What might rape culture look like in Ireland?

Things that cause rape

The Oxford English Dictionary defines rape culture as “A society… whose prevailing social attitudes have the effect of normalising or trivialising sexual assault and abuse”. Wikipedia adds: “Behaviours commonly associated… include victim blaming, sexual objectification, trivialising rape, denial of widespread rape, refusing to acknowledge the harm caused by some forms of sexual violence, or some combination of these.”

December 2009:

“I just wanted to support him, just let him know he was not alone,” said Father Sean Sheehy, then-parish priest of Castlegregory, Co Kerry, after he joined a group of up to fifty people as they queued in Tralee Circuit Criminal Court to shake hands with Danny Foley.

Foley (35) had just been convicted of sexually assaulting a young woman a year earlier. Foley – then employed as a bouncer – had met his victim (then 22) at a Listowel nightclub and bought her a drink. After drinking it, she became incapacitated. (Later, she remembered trying to stop Foley from removing her clothing.)

Gardai found her in an alleyway, beside a skip, naked from the waist down, semi-conscious and covered in cuts and bruises. Foley was crouching over her. Foley told the Guards, “I came around here for a slash and I saw yer wan lying on the ground.”

CCTV footage showed Foley carrying her to the alleyway, so he changed his story, saying that she took off her trousers and asked for sex.

The jury convicted him. In his sentencing remarks, Judge Donagh McDonagh said Foley’s allegations about mutual sexual acts were designed “to add insult to injury” and “to demean and denigrate her further in the eyes of the jury and the public”.

Foley got a seven year sentence with the last two years suspended. (This being Ireland, he was out in three and a half years.)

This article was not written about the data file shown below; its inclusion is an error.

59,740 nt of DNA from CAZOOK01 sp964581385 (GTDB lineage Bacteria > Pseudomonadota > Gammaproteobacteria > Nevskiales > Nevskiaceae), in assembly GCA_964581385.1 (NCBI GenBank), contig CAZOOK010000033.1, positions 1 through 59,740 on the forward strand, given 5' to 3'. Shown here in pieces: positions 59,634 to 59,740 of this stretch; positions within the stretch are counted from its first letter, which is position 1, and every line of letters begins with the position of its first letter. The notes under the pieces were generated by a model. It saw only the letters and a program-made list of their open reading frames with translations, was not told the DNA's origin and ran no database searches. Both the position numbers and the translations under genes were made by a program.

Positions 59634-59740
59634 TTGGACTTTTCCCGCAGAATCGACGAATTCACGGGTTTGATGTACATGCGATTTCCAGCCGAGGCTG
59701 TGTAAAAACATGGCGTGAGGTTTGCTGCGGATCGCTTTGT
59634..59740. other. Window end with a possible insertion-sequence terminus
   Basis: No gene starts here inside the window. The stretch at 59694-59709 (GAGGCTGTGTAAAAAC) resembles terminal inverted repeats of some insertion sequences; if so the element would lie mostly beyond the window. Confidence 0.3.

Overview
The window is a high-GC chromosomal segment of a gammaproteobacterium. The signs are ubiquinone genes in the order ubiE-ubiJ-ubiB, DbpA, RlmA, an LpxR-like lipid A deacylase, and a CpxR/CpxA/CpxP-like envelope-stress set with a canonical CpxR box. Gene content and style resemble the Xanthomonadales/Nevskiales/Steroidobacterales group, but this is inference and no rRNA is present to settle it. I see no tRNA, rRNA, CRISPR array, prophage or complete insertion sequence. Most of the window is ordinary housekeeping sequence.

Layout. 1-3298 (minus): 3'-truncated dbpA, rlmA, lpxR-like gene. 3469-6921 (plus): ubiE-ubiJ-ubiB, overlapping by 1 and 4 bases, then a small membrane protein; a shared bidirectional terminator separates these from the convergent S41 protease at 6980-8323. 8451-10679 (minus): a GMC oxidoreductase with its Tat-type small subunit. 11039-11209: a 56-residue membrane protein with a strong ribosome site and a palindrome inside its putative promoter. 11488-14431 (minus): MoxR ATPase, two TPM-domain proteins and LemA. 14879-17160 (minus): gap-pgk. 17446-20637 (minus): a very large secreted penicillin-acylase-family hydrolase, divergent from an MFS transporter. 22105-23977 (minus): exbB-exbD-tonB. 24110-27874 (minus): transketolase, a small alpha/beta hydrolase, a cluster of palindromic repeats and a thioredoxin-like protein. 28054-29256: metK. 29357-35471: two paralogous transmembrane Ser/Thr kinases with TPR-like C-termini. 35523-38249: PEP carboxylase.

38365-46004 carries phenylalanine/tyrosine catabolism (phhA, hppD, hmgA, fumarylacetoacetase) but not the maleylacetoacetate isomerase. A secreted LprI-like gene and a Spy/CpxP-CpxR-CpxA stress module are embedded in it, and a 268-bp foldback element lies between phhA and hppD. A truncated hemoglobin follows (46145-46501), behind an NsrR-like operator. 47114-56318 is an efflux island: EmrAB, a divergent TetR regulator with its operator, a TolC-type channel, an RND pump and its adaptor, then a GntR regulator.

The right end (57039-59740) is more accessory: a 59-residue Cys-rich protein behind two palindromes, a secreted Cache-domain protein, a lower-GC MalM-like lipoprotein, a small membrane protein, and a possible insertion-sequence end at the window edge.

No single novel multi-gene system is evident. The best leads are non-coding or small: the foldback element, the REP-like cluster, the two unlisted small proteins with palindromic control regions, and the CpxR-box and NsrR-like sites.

Father Sheehy said “it seemed to me an extremely harsh sentence”. He went on national radio to extol Danny Foley’s decency.

Of Foley’s victim, Father Sheehy said: I don’t want to make any judgment on her at all, but obviously the whole situation must have been embarrassing, for the police to happen upon them and what-notShe’s the mother of a young child as well and, you know, that in itself doesn’t look great.”

Please read on in The Avondhu

 

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In Ireland, a man can actually confess to rape and still serve no time in prison

Hustveit

MAGNUS MEYER HUSTVEIT wrote to his former partner and told her that he had, over a year, regularly raped and sexually assaulted her while she was asleep and incapable of giving consent. He had, he told her, been using her “body for (his) gratification”.

Handing down a seven year sentence on Monday, Mr Justice Patrick McCarthy said that he had to consider that there might have been no prosecution if not for Hustveit’s confession. “In truth, the case comes here today out of his own mouth,” the judge said, before suspending the entire sentence.

Rape is the second-most serious crime on our statutes, after murder. Imagine a judge lending such weight to a confession of murder that it mitigated the entire case to a suspended sentence.

Rape is the second-most serious crime in our country due to – as Ellen O’Malley-Dunlop of the Dublin Rape Crisis Centre says – “the dreadful, and far too often, lifelong debilitating effects it can have on the victim’s life”.

Rape is the second-most serious crime in Ireland and yet it seems a man can actually confess to rape here and still serve no time in prison.

Please read more in my column in TheJournal.ie